A pile of bricks has sat outside the J.F. Webb High School gym for the last couple of years, but they’ll soon serve their purpose, according to Webb Booster Club member Caroline Burnette.

That pile of bricks is becoming the foundation for a fundraiser that had been put on hold because of the COVID-19 pandemic.

Burnette spoke with John C. Rose on Tuesday’s TownTalk to explain the project, which involves the purchase of engraved bricks.

The booster club is raising money for the school’s athletic teams and Burnette encourages Webb alumni, businesses and others in the community to be a part of the project.

Visit to learn more or contact the booster club at

Webb’s masonry students are going to install the donated red bricks outside the gymnasium. As the gray-colored bricks are purchased and engraved, a red brick will be taken up and replaced with the engraved brick, Burnette said.

“We can sell as many as we want,” she said, adding that once the first space is full, the plan is to move to areas near the football field and the baseball field on campus.

“This is a lasting opportunity – it’s going to be there for a really long time,” she said.

There are three price levels, depending on the size of brick purchased, she explained.

A 4 x 8 brick is $100, an 8 x 8 brick is $150 and the largest size brick is $225. In addition to having names engraved, there are hundreds of different images to choose from as well.

Burnette said some of the school’s sports teams are in dire need of new equipment and uniforms and this fundraiser will help to address some of those needs.

“It’s time to really support our kids,” Burnette said. “Please support our students at J.F. Webb.”

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The Local Skinny! COVID-19 Update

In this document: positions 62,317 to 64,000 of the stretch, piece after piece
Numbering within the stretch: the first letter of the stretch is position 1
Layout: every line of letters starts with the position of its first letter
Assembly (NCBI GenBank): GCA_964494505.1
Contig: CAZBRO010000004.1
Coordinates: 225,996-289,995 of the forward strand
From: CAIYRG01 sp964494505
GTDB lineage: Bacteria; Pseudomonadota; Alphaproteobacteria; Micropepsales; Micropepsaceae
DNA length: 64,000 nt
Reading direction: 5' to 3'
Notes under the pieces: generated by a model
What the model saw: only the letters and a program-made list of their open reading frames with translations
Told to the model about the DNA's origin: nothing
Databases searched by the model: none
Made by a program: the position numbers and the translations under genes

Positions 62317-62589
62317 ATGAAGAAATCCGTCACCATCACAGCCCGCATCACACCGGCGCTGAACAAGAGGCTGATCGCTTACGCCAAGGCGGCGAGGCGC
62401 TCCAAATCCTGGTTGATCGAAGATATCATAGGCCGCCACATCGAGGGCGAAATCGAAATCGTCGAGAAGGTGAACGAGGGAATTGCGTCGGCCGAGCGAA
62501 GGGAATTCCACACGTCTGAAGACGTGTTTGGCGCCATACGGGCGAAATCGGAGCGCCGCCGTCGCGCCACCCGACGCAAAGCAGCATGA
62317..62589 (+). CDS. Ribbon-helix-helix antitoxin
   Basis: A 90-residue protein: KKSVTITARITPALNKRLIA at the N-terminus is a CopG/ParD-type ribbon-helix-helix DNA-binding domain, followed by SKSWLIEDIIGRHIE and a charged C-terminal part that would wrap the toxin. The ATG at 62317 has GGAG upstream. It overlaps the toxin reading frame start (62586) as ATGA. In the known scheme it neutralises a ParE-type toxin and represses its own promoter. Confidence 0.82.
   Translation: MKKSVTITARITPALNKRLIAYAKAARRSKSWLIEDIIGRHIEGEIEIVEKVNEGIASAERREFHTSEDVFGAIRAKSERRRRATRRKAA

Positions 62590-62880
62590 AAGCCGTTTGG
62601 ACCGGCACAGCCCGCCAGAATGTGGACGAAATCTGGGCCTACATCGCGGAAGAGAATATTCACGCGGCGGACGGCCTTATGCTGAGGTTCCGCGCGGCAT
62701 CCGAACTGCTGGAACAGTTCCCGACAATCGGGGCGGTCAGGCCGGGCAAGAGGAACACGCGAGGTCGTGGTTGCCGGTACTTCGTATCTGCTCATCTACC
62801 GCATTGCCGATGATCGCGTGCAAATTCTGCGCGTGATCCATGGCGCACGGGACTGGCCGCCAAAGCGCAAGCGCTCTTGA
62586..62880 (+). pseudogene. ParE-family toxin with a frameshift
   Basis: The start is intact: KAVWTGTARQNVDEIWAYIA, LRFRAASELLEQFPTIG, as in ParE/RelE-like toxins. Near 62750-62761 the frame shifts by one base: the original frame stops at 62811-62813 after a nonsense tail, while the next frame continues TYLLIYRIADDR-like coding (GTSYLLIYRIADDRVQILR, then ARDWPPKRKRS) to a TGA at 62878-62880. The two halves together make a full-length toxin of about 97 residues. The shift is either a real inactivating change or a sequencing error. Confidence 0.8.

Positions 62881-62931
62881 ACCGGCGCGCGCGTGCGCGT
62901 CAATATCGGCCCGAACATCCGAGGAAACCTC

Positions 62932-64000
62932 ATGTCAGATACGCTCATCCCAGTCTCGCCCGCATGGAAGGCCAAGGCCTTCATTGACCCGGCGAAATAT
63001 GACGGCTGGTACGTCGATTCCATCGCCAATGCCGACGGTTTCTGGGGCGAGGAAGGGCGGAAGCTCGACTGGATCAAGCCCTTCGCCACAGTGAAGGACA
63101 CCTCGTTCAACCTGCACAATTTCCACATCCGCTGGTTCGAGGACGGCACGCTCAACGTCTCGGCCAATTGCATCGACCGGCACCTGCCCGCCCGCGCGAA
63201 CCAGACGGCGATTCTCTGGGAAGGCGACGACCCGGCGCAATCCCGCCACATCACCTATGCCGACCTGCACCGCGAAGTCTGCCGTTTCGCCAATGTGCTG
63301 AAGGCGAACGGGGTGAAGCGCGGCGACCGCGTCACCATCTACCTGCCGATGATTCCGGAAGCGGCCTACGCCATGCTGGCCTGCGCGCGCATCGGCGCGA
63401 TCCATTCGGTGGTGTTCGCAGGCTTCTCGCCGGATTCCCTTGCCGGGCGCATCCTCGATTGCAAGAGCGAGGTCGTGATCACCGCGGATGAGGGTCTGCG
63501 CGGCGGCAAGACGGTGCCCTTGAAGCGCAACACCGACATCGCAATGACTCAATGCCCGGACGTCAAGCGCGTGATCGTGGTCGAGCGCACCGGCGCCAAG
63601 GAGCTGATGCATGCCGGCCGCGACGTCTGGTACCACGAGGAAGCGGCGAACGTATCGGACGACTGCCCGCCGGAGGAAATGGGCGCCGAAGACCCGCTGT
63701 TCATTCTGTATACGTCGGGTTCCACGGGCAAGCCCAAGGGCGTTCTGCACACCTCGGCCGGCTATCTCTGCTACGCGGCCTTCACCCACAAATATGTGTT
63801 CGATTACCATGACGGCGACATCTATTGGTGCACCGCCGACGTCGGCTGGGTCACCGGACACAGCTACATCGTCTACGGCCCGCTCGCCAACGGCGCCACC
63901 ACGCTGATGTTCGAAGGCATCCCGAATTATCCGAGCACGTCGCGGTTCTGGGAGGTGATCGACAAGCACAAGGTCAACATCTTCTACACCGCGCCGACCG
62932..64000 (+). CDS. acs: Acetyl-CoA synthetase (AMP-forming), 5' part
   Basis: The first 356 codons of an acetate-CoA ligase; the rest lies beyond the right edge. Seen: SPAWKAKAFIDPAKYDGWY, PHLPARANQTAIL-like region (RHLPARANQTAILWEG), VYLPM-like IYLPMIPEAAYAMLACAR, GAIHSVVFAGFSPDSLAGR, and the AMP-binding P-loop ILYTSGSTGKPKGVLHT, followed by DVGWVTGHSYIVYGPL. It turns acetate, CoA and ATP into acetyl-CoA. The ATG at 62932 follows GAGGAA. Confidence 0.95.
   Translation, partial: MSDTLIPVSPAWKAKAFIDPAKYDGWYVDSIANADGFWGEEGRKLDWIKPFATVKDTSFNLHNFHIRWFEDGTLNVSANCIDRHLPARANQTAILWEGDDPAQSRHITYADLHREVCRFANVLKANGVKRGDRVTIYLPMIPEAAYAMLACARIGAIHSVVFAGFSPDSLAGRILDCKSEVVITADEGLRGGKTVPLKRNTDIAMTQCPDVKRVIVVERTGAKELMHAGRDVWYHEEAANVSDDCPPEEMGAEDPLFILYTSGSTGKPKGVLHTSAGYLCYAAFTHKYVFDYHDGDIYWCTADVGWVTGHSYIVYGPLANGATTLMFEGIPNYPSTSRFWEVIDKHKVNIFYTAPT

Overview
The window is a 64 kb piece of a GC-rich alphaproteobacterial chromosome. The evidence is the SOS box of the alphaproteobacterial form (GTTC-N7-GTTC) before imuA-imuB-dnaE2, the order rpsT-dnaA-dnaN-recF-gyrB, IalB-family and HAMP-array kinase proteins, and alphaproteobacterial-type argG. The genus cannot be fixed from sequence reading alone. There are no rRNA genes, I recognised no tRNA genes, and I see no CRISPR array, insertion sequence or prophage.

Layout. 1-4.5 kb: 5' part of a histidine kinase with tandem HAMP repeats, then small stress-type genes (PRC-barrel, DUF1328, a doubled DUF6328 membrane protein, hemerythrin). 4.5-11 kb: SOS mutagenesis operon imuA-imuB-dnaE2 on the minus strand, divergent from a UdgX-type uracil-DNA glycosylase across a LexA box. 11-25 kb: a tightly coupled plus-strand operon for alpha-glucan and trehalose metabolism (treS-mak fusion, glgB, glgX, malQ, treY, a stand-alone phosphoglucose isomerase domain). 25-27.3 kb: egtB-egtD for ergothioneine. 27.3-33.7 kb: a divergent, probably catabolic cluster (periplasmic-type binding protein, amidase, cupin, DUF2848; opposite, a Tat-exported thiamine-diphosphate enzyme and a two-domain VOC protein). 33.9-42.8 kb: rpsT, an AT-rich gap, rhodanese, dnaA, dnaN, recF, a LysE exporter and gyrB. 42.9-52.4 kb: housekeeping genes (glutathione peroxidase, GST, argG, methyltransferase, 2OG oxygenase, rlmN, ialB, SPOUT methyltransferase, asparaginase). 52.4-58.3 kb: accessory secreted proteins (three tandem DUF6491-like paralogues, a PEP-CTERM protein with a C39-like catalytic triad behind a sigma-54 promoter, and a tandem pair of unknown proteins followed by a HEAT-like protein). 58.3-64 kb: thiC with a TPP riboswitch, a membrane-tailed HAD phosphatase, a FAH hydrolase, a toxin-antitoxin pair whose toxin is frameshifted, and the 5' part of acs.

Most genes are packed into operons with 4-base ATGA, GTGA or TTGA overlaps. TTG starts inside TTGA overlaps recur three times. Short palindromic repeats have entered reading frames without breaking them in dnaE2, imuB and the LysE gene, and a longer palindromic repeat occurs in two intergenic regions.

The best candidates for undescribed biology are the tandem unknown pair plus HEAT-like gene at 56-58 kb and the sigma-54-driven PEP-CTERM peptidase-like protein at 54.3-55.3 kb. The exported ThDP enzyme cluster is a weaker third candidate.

There aren’t as many people routinely wearing face masks as there were this time last year, which is one indication that things are improving on the COVID-19 front. Or, perhaps people are just plain tired of wearing masks.

But public health professionals study and analyze the public’s health from a variety of perspectives to make sure people stay as safe as possible from disease. It’s important to know the why’s and wherefore’s, but the bottom line is that fewer cases of COVID-19 places both Vance and Granville counties are in the low community level.

Granville Vance Public Health Director Lisa Harrison and her staff continue to monitor both counties and stay updated on the latest information available.

Both counties, like much of the rest of the state, experienced a real spike in cases in January 2022, but the numbers had begun inching upward by November of 2021. By March 2022, the number of cases had dropped again to about the same levels that were being recorded before the winter surge.

As winter approaches, staying up-to-date on COVID-19 boosters is important, as is getting a flu shot.